Anthony uses Digimarc, and it’s a paid service with three levels: Basic ($59), Business ($119) and Enterprise (custom price). What you get is a plug-in for Photoshop, and you need to apply it to your images through “Filter” option.

When you apply the digital watermark, you can go to the Digimarc’s website and get a report to see if there were any stolen images in the previous period you determine.

There are certain downsides to this approach, though. First of all is the obvious one – it’s paid. The second one is that it won’t go through certain firewalls – it won’t find your images on Flickr, Facebook, Twitter or any of the websites that have a certain firewall. And unfortunately, this problem is the same with Google: if someone uploads your photo on Facebook, for example, chances are weak you’ll find it.

Despite some limitations these approaches have, they’ll still get you somewhere. They are all a good way to search at least a part of the web for your images and find them in places where they don’t belong. And something is certainly better than nothing.

I’m curious to know, do you check for your images and do you send takedown notes? What’s your usual way of searching, and do you use any of the paid methods?

[How to Search For Your Stolen Images via SLR Lounge]

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Dunja Djudjic

Dunja Djudjic

Dunja Djudjic is a multi-talented artist based in Novi Sad, Serbia. With 15 years of experience as a photographer, she specializes in capturing the beauty of nature, travel, and fine art. In addition to her photography, Dunja also expresses her creativity through writing, embroidery, and jewelry making.

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6 responses to “Here are four ways to find your stolen photos online”

  1. Adam Wasilewski Avatar
    Adam Wasilewski

    or, try pixsy.com

  2. Sean Avatar
    Sean

    What about Pixsy?

    1. Dunja0712 Avatar
      Dunja0712

      I haven’t used it. Is it good?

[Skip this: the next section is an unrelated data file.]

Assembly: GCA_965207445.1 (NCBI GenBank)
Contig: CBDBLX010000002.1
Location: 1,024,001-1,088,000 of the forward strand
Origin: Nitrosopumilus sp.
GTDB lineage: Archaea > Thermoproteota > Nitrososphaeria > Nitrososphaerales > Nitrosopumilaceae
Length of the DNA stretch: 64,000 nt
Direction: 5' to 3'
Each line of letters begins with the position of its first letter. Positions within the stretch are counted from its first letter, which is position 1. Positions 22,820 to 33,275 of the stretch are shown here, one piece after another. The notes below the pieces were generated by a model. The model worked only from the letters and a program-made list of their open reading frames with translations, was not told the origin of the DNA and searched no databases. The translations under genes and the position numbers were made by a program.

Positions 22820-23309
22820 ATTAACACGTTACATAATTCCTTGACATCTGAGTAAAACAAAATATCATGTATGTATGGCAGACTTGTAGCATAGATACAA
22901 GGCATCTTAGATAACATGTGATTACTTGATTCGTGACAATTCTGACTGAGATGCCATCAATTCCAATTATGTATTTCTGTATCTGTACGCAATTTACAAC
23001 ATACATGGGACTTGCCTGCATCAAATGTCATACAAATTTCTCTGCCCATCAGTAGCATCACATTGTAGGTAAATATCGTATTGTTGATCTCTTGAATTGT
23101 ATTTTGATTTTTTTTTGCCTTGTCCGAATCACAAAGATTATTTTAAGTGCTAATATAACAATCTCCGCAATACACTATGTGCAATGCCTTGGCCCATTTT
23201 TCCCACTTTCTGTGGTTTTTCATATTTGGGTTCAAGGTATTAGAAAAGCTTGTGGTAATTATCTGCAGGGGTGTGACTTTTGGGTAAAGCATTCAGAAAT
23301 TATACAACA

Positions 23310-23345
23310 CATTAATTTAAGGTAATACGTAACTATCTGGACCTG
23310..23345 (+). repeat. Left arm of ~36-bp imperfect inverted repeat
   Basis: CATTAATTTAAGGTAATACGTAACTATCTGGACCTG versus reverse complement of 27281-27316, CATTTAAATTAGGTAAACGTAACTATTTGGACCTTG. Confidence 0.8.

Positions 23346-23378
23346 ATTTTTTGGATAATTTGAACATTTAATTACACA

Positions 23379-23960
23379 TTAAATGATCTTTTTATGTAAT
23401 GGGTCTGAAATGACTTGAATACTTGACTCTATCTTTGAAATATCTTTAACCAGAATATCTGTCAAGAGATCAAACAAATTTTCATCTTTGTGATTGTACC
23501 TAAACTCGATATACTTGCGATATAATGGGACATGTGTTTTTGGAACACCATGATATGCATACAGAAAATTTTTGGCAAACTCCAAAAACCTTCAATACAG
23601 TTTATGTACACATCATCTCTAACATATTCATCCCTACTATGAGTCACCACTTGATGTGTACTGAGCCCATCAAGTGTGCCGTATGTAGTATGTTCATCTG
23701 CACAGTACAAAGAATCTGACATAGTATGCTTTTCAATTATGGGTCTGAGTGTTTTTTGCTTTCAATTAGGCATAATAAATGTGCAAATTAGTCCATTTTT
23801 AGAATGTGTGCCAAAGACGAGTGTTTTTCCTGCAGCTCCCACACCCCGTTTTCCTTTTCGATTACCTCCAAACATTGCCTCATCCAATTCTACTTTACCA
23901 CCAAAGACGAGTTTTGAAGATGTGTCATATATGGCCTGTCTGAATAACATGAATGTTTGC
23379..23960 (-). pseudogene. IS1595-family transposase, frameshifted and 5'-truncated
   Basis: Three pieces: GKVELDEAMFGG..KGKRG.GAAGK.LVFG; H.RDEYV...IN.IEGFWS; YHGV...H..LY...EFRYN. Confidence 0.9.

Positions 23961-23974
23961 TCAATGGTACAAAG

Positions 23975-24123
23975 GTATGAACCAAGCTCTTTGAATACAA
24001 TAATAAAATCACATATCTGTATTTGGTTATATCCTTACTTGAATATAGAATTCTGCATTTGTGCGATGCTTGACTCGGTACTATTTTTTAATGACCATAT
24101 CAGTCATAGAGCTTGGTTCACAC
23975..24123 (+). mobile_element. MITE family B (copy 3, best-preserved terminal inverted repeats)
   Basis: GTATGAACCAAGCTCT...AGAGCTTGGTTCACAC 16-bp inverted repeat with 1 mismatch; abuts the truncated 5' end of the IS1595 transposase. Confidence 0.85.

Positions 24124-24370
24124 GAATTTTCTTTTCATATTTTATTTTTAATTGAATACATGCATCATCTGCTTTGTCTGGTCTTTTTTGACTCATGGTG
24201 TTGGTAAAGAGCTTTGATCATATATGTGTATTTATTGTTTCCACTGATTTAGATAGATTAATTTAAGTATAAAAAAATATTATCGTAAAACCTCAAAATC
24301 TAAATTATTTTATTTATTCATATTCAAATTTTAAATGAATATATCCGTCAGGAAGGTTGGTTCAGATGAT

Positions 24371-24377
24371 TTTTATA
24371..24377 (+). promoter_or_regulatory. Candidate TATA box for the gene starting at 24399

1. lewisfrancis Avatar
        lewisfrancis

        I’d also recommend taking a look at Pixsy. I have 13 cases in-progress with them right now, 12 of which are for the same photo. There are free and premium paid tier options.

  3. Robin Avatar
    Robin

    TinEye also provides Reverse Image search and I found that it is better that Google in certain circumstances. Google will also show similar images while TinEye finds the searched photo even if modified (text added, resized etc.). It provides also free and payed services.

    A downside is that it searches in its own index, so if a website has not been crawled by their software, your stolen image won’t show up.

    And I don’t know about the behavior with firewalls…but it’s worth a try I think.

  4. Ania Avatar
    Ania

    Digging a bit and using reverse image search can indeed bring some surprising discoveries. Finding stolen images is still way easier than actually getting back the money that you deserve from your photographs. I realized that Submitting the DMCA Takedown Notice can be very time – consuming while not really effective. Thankfully there are other ways of claiming your rights. If interested, I wrote more on the blog: https://photoclaim.com/en/how-to-submit-a-dmca-takedown-notice-on-google-is-it-worth-the-time/